GAN has become one of the principal technology providers to US casinos over the last few years providing technology that links online and offline gaming systems.
Now GAN claims that other casino companies are breaching its patent by deploying similar systems which breach GAN’s intellectual property rights. The company has appointed Irwin IP LLP to protect its interests.
The core element of the patent that GAN was awarded gives it intellectual property rights over systems that link online and offline loyalty rewards.
“GAN’s US-patented technology principally permits US casino operators’ carded patrons to link their reward card to their online gambling account in order to identify themselves as a patron of the land-based casino and a member of their retail rewards program.”
The patent itself makes a number of “claims.” It is these claims which define the scope of GAN’s patent and therefore provide the legal standard for determining it its rights have been infringed.
The claims take the basic idea which is stated as:
“The present technology connects a network (e.g., Internet) based gaming system and one or more casino management systems (CMS) for managing patron data, loyalty programs, and other data.”
And then protect all the different ways in which the idea can be technically implemented.
As such, in theory, any casino which links its online rewards to its live casino rewards may be in breach of the patent.
The press release does not specify any particular casinos as targets for litigation, but it’s a good guess that almost all the casinos which have started online gaming operations could be in their sights.
In particular, casinos that operate their online gaming under the same brand as their land-based operation.
Caesars immediately jumps to mind. Its Caesars online casino integrates the company’s Total Rewards program so that online customers have rewards credited to the same account they use when they visit the live casino.
Any other casino which does the same thing can expect a letter from GAN’s lawyers.
Although the possibility of litigation is present, the motivation behind GAN’s appointment of Irwin IP is more likely to be a defensive measure.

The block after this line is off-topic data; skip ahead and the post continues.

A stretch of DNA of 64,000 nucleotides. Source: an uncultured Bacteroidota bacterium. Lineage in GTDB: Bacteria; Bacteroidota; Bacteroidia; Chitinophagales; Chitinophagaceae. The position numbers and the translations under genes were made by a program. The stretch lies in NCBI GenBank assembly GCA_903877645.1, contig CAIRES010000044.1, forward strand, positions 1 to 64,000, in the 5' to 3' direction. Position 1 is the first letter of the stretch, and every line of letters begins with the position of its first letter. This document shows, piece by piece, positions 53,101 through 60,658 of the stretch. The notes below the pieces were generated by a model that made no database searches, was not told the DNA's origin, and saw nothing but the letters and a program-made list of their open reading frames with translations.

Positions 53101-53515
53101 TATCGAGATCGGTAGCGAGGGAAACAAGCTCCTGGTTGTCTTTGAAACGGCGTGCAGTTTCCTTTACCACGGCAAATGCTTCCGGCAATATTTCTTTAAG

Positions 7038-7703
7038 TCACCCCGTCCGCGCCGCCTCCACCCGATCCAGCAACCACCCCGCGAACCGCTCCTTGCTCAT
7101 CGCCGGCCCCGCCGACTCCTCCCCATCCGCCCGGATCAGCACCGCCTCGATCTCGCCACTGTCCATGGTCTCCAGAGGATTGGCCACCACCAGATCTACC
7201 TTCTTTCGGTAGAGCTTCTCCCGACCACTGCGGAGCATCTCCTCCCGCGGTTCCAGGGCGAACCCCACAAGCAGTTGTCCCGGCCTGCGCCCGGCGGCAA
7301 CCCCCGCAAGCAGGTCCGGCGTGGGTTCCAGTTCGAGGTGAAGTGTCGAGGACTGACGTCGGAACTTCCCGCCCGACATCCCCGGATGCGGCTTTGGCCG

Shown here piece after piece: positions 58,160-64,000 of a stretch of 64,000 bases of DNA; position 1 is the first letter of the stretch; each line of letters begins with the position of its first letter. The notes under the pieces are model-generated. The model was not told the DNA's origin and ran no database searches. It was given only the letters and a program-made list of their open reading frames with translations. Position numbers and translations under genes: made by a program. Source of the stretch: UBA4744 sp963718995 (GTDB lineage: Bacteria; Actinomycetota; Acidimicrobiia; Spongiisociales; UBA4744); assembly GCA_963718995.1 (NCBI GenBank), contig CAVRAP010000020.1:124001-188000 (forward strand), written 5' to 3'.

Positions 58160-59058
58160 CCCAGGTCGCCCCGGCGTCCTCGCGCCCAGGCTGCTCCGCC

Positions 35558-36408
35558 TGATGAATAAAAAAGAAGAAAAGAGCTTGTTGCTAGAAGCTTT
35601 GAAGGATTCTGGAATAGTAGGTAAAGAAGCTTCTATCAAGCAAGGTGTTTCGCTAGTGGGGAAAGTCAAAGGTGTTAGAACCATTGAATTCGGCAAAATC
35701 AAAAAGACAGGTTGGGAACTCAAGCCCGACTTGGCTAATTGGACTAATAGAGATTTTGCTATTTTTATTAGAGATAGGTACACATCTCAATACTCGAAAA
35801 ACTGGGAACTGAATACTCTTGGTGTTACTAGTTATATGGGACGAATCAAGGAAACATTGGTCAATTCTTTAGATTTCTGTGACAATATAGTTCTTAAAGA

In issuing a press release about the appointment, GAN is sending a warning to companies that it will not take lightly any patent infringements.
The action is as much a public service broadcast that casinos had better check that their systems aren’t in breach of GAN’s patent as it is a threat.
The statement reads:
“the Company will now proceed to assert its rights over US-patented intellectual property and seek commercial settlements for prior and continuing infringements by regulated Internet gambling operators and/or relevant technology vendors, who have been substantially and progressively placed on notice of the Company’s US intellectual property rights.”
In other words, GAN is following a gradual process of warning casinos to check their systems, then following up with some form of notification that there may be a patent breach.
This could lead to one of three outcomes:
GAN’s confidence in making this announcement arises partly from the fact that it has already succeeded in defending its patent:
“The commencement of GAN’s Patent licensing program was announced on May 30, 2017 following an unsuccessful ‘ex parte’ (anonymous) legal challenge to GAN’s US patent number 8,821,296, reinforcing the value of GAN’s US-patented technology for linking land-based casino reward cards to online gambling accounts.”
A patent which has fought off a legal challenge is enormously more valuable than one which has not faced a court’s examination.
GAN’s strategy is to build on this reinforcement to encourage other casinos to join its licensing program.
The risk GAN takes is that it may well annoy some of its potential technology partners. Nevertheless, the payoff for having a broad patent in a critical area that casinos need if they are to succeed online may more than compensate.